A Veteran Crew Of Fort Worth Venue Operators Has Re-Opened Dallas’ Expo Park Venue Previously Known As The Underpass.
Venue photos courtesy of The Dirty 30. Live photos by Pete Freedman.
Eight months after The Underpass in Exposition Park rather unceremoniously closed, a new group consisting of veteran Fort Worth venue operators and bar owners officially re-opened the space as The Dirty 30 on Thursday night, welcoming a sold-out crowd into its space for a bill headlined by the Illinois deathcore band Oceano.
Much as the space’s old Underpass name referred directly to the I-30 highway overpass next to which the bar is nestled, the new Dirty 30 name is too a reference to nearby interstate. But, beyond that similarity and the fact that the new space inevitable shares the same building skeleton that The Underpass boasted, that’s essentially where the similarities between the two spaces ends. Whereas The Underpass failed to ever make much of a splash — mostly, it seems, due to its uninspired bookings and its underwhelming promotional efforts — the team behind The Dirty 30 appears committed to turning Dallas’ newest venue into an immediate destination spot.
For starters, its four-headed ownership team may be new to the Dallas venue game, but it’s not new to North Texas venue operations, event promotions or music scene know-how: Rustin Luther owns and operates the Fort Worth venue Tomcats West and plays bass in the robotic electro-metal band Urizen; his longtime girlfriend Jennifer Jones is an owner at Home Plate Sports Bar in Fort Worth; Cameron Taylor fronts the electronic rock band Secret of Boris; and Kelly Hooper-Taylor works in the wedding industry.
The group had already been looking for a space through which they could make their foray into Dallas when The Underpass became available for rent. Almost immediately, they signed a lease on the place.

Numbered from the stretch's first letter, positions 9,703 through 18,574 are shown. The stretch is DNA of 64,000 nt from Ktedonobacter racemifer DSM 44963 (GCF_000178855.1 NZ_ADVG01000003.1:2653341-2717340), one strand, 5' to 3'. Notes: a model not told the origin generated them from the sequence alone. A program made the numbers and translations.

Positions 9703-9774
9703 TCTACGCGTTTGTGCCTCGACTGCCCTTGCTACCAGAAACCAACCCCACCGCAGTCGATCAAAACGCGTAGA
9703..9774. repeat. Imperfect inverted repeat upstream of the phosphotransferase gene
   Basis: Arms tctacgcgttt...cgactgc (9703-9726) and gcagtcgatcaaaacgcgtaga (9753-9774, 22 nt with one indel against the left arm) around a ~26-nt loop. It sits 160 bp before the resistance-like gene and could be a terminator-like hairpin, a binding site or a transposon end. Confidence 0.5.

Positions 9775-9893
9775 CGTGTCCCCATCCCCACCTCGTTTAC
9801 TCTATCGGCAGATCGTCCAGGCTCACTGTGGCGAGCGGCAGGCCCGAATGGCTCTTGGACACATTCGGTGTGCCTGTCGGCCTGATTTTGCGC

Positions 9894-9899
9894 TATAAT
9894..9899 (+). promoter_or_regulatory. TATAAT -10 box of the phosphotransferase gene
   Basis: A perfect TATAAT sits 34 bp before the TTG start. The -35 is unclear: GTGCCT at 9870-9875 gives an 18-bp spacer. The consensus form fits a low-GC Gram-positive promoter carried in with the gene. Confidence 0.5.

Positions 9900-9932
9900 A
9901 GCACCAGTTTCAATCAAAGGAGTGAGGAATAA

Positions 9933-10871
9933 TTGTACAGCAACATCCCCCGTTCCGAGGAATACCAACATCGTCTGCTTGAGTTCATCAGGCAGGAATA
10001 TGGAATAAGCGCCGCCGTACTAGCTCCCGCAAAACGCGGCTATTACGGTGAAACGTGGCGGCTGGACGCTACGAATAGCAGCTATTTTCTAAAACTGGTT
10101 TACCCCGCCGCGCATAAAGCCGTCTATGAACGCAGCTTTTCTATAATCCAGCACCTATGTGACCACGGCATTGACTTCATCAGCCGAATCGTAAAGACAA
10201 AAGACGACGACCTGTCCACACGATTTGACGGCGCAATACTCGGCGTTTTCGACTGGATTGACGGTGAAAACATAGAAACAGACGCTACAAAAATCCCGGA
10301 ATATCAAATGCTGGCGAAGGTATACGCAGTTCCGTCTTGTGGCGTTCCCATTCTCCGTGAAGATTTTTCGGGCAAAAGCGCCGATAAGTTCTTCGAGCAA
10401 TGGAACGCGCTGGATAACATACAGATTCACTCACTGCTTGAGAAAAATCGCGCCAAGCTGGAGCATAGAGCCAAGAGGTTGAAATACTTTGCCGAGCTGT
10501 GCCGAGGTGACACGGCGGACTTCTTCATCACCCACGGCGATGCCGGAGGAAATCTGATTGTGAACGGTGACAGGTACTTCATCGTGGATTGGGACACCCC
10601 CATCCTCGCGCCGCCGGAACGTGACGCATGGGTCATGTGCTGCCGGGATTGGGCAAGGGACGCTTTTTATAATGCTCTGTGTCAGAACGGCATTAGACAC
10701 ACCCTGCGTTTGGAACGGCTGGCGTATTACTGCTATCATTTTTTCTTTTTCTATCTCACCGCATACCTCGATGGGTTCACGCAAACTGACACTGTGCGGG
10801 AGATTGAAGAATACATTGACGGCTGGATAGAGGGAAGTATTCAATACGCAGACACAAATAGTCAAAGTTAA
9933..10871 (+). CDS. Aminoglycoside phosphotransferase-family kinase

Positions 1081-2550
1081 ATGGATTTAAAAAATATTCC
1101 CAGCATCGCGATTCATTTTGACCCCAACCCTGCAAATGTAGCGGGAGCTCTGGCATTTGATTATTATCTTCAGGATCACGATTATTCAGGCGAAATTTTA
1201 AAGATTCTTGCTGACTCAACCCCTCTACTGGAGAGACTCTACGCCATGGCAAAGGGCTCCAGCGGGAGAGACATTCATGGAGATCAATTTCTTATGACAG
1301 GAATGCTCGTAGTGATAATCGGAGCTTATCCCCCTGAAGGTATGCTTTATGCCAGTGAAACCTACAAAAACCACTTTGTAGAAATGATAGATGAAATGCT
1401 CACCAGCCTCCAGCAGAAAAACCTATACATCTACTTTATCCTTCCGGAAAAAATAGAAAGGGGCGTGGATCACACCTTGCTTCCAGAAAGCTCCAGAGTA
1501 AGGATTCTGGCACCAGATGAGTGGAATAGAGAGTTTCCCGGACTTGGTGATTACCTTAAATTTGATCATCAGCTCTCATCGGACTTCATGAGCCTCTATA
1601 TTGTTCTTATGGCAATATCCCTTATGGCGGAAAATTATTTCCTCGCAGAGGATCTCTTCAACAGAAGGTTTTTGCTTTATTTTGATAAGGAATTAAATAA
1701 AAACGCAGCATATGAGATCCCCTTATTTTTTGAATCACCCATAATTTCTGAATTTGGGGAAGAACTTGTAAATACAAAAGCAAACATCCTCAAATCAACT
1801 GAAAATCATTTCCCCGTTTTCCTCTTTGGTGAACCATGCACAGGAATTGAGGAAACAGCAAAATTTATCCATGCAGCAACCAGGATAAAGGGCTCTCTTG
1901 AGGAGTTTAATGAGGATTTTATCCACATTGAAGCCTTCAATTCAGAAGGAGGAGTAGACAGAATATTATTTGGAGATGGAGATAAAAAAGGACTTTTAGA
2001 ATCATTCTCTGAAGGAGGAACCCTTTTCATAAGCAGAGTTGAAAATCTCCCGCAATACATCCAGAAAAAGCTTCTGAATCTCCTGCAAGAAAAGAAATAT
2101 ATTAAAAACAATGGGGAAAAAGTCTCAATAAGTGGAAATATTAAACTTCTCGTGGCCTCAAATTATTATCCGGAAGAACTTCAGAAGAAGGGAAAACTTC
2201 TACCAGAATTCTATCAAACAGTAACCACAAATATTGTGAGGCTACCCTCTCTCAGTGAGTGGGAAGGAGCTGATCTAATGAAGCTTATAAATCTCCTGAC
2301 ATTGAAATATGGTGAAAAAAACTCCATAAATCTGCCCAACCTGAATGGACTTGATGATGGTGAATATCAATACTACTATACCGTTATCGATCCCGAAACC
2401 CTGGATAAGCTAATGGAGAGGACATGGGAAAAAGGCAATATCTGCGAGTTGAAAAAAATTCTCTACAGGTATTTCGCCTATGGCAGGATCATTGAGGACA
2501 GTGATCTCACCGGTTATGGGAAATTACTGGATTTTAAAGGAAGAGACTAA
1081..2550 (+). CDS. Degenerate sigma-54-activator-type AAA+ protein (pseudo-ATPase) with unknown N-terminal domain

“That part came together fairly easily,” Taylor says.
Another thing that came together quickly was a decision on which direction the group would take with its bookings to the space — which, specifically, is to say that they themselves won’t be making that call much at all. Instead, with their efforts focused on operations and promotions beyond The Dirty 30’s concert calendar, the crew has tasked Orlando Mendoza, vice president of Third String Productions (the proprietors of So What?! Music Festival), with serving as the space’s talent buyer.
“This will be [TSPR’s] home venue, essentially,” Mendoza says. “Especially for the capacity.”
To that end, three of the venue’s first four nights in operation are indeed Third String Productions shows — Oceano on Thursday, Sorority Noise on Saturday and A Lot Like Birds on Sunday — with the outlier being Friday night’s “Free Open House Party” in which venue proprietors hope to show off the space to new crowds and, potentially, bands and event organizers who might further help them fill their calendar. Mendoza is quick to point out that he is open to all genres playing the stage, and Hooper-Taylor has expressed interest in hosting happy hour quizzes, food truck rallies and other pre-show events in the room.